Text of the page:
Sunday, February 17, 2019

The Games People Play

Lu Writes

Let’s face it: we all could be cast on Survivor; Redemption Island.

John Lennon wrote a song about it; suspense thriller novels have been based on it; even romantic comedies poke fun at it. Let’s face it: we all could be cast on Survivor; Redemption Island, in the way we play games with one another.

Dr. Eric Berne (1910-1970), a Canadian-born psychiatrist, developed Transactional Analysis. This is a powerful tool that can be used to help an individual develop awareness and understanding behind motives and how he or she interacts with other people. This understanding leads to change: making better choices; altering responses that are counterproductive; or making changes in negative belief systems and eliminating dysfunctional behaviors. To read more…

Dr. Eric Berne became famous after his book, Games People Play, was published in 1964. In it, Berne defined certain behavioral patterns as “games.”

There are many games people play.

Some are destructive, some may be beneficial, and some are complex. Berne believed dysfunctional behavior resulted from childhood choices that were made for survival.

The “Game List” published on includes:

To read more common games…

Why is understanding how we participate in games important?

Understanding the “Why” behind our behavior and the choices we make will help one to recognize destructive behavior patterns that seem to repeat themselves. This understanding and awareness is the catalyst for change.

Each repeated transaction, the communication exchanges between two people, will influence how we think, feel and see ourselves. Our transactions are not solely the words that we choose to deliver our message. Our transaction includes how we say those words (punitively, authoritatively or compassionately) and our temperament (hostile, angry or calm). How we interact during the transaction determines how the game will be played out.

Understanding what’s going on under the surface and what our role is (how we play a part in the transaction) can help us improve relationships, communication and break unhealthy behavior patterns.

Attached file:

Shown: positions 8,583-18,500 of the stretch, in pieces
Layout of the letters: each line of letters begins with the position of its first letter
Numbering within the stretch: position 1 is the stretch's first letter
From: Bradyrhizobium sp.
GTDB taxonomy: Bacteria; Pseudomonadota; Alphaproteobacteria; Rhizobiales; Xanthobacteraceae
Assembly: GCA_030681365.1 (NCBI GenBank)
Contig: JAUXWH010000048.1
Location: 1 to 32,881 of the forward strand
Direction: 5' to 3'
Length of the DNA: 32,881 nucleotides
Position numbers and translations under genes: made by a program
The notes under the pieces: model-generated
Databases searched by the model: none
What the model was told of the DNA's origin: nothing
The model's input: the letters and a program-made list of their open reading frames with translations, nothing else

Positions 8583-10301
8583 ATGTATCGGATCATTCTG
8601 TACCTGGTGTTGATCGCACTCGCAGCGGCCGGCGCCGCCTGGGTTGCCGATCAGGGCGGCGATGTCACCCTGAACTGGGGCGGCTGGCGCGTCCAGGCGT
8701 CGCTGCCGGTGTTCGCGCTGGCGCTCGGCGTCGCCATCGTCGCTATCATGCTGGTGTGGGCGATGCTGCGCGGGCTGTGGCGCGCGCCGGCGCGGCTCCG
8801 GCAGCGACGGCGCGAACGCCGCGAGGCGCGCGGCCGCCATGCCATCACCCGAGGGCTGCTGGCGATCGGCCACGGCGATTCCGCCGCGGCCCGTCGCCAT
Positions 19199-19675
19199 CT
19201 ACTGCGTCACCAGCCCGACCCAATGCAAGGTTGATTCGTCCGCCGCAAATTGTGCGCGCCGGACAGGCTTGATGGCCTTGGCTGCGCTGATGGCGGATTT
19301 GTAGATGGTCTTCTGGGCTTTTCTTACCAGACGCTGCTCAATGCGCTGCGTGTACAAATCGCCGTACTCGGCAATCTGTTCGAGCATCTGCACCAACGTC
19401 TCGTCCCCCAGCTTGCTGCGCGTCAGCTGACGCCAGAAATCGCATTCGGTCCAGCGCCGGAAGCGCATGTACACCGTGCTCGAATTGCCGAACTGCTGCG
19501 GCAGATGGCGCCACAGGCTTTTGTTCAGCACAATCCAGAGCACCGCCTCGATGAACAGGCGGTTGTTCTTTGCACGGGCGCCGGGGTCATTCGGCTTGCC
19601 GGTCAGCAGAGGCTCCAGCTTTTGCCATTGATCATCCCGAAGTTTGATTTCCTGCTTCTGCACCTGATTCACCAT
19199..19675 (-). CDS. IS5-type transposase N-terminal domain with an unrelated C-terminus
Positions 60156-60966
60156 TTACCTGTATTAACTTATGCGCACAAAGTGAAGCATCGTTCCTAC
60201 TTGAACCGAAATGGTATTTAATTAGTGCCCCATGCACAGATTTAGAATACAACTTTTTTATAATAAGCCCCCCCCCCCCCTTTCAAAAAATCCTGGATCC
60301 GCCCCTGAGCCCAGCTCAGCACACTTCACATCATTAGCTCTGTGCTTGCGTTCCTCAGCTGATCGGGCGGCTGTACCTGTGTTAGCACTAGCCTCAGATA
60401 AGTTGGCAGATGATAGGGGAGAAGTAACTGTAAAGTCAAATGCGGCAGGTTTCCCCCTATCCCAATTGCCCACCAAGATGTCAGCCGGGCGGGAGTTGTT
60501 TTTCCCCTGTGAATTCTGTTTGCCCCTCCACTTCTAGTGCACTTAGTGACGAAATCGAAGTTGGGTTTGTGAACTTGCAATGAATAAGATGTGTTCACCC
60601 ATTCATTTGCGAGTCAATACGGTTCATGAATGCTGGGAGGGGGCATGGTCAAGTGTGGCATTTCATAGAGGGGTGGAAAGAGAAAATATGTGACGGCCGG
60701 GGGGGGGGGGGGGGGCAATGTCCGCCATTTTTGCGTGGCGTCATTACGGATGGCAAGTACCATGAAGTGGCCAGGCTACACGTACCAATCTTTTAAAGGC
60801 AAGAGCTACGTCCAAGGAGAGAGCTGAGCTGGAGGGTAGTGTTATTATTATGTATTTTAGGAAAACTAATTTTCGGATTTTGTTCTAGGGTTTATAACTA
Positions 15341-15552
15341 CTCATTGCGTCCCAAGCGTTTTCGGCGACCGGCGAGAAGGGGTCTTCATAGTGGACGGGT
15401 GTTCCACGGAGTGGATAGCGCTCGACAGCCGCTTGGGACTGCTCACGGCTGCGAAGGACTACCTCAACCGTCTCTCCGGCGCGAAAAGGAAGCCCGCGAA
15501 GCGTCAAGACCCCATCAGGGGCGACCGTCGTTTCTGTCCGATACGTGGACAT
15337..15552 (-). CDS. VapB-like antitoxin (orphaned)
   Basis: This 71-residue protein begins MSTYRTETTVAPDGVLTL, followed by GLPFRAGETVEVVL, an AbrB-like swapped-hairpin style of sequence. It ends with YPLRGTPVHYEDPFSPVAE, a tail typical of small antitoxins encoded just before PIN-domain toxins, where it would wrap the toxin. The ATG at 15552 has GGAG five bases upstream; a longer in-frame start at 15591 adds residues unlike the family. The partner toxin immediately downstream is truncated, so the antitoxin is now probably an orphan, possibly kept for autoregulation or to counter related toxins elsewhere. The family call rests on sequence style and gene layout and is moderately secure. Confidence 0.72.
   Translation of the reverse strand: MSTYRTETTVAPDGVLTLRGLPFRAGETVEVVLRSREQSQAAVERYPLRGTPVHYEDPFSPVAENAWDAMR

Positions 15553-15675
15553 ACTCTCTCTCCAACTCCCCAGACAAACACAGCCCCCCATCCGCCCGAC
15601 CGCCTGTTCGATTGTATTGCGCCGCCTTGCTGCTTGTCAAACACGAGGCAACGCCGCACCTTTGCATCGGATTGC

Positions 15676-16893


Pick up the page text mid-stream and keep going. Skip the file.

I think Ralph Waldo Emerson said it best: “Whatever games are played with us, we must play no games with ourselves, but deal in our privacy with the last honesty.”

About the Writer

Luanne Stevenson is a writer for BrooWaha. For more information, visit the writer's website.
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5 comments on The Games People Play

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By 'Mean' Mike Duffau on July 13, 2011 at 09:22 pm

this write-up came handy for me today....we are all a victum(s) of any of those games listed above, but....through it all...i think there is always room for a friendship at the end....just need to have an open mind and a open heart.

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By Luanne Stevenson on July 14, 2011 at 12:23 pm

What if I paid you two quarters Cher? lol

I think Gary, Mike and Cher; you all understand this pattern of behavior and can recognize it in others. But what if you can't walk away (from a mother-in-law or from your own son)? Then, maybe it is important to understand them so we can interract with them more effectively?

A relationship is different--walk away from a partner that plays mind games for sport. But how do you walk away from your son or a relative you love? I guess you can if that is what's best for you. So far, I'm trying to recognize their dysfunctional patterns and figure out how I can relate to them better.

Thanks to all of you for taking the time to comment!

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By Caballero_69 on July 14, 2011 at 01:14 pm

Being honest with ourselves, what a concept and what a challenge! The more I think about the nature of truth and honesty, the harder it seems to be sure one is not merely looking at a deeper level of self-deception.

When one adds in other people whose inner selves are absolutely closed to us, the complexities increase exponentially.

I simply do my best to follow the Shakespearean advice, "To thine own self be true. And it must follow as the night the day Thou can not then be false to any man." Truthfully, though, one never knows for certain if one has succeeded.

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By Luanne Stevenson on July 14, 2011 at 06:36 pm

I agree. You can't change someone else; but you can change how you interract with them (the methods used in Transactional Analysis) which will help your well being.

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By Luanne Stevenson on July 15, 2011 at 06:57 pm

Thanks Julian!

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